Political change deteriorates life in Afghanistan despite humanitarian aid

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The political change after the US troop withdrew last August pushed the country into a humanitarian and economic crisis, according to new report by UNDP, deteriorating lives of over 40 million population despite coordinated aids from international communities. The sudden stop of international aid suspended development services and support in Afghanistan, which constituted 70% of the total expenditure and contributed nearly 40% of the gross domestic product (GDP).

Last year, UNDP estimated the GDP could fall by 20% within a year and the ensuing inflation, lack of liquidity, disruption in the banking sectors, and a significant fall in aggregate demand could result in almost universal poverty by mid-2022 – Afghanistan is at this point. Since the Taliban marked one year rule in the country, the situation remains precarious and uncertain and the impact of the multiple crises continue to reverberate across Afghanistan.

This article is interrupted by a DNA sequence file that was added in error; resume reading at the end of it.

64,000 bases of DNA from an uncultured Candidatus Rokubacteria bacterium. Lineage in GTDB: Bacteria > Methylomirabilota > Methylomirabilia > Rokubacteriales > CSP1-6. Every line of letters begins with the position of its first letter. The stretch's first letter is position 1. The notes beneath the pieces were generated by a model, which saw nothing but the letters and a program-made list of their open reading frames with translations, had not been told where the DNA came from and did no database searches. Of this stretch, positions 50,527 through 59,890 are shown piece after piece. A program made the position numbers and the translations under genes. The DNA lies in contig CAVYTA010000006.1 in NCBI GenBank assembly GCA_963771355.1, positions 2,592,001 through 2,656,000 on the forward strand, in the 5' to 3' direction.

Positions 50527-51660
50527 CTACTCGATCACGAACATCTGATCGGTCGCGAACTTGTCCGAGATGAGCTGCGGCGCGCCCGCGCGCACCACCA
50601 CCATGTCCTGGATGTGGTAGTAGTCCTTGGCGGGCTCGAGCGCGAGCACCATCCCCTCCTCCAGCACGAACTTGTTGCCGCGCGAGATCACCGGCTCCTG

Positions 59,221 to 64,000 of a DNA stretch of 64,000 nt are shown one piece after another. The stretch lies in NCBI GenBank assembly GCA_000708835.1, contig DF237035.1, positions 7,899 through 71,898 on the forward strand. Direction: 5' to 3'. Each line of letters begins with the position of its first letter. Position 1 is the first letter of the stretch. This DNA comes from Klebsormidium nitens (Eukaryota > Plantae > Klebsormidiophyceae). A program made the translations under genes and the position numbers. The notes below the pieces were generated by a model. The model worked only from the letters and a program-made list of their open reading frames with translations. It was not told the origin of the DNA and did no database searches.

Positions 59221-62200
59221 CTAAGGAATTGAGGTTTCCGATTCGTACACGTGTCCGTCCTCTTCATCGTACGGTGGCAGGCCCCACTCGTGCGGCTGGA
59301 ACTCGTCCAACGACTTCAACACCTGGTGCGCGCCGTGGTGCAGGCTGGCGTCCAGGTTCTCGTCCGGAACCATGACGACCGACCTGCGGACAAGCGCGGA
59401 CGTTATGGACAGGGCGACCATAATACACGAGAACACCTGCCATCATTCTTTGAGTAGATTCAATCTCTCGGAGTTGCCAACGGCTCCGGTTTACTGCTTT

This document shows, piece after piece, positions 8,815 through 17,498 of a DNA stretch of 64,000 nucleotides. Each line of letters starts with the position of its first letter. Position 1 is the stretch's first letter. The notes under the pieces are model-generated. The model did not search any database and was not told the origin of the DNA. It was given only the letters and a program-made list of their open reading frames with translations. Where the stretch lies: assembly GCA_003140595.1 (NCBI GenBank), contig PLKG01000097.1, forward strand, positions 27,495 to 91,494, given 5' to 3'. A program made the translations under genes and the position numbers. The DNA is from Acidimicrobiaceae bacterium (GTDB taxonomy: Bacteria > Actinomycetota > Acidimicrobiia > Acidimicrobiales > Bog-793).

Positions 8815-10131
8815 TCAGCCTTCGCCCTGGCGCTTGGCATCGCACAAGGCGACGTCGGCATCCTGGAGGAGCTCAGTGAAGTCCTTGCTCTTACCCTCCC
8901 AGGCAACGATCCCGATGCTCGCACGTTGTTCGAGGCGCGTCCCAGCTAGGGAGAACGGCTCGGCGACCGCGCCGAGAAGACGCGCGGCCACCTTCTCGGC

“Two decades of heavy dependence on international aid and imports, a lack of industrialization and competitiveness, and limited mobility and connectivity among regions, among other factors, have hindered Afghanistan’s forward momentum,” report says. UNDP analysis forecast that restricting women from working can result in an economic loss of up to US$1b – or up to five percent of the country’s GDP.—Khaama News Agency

 

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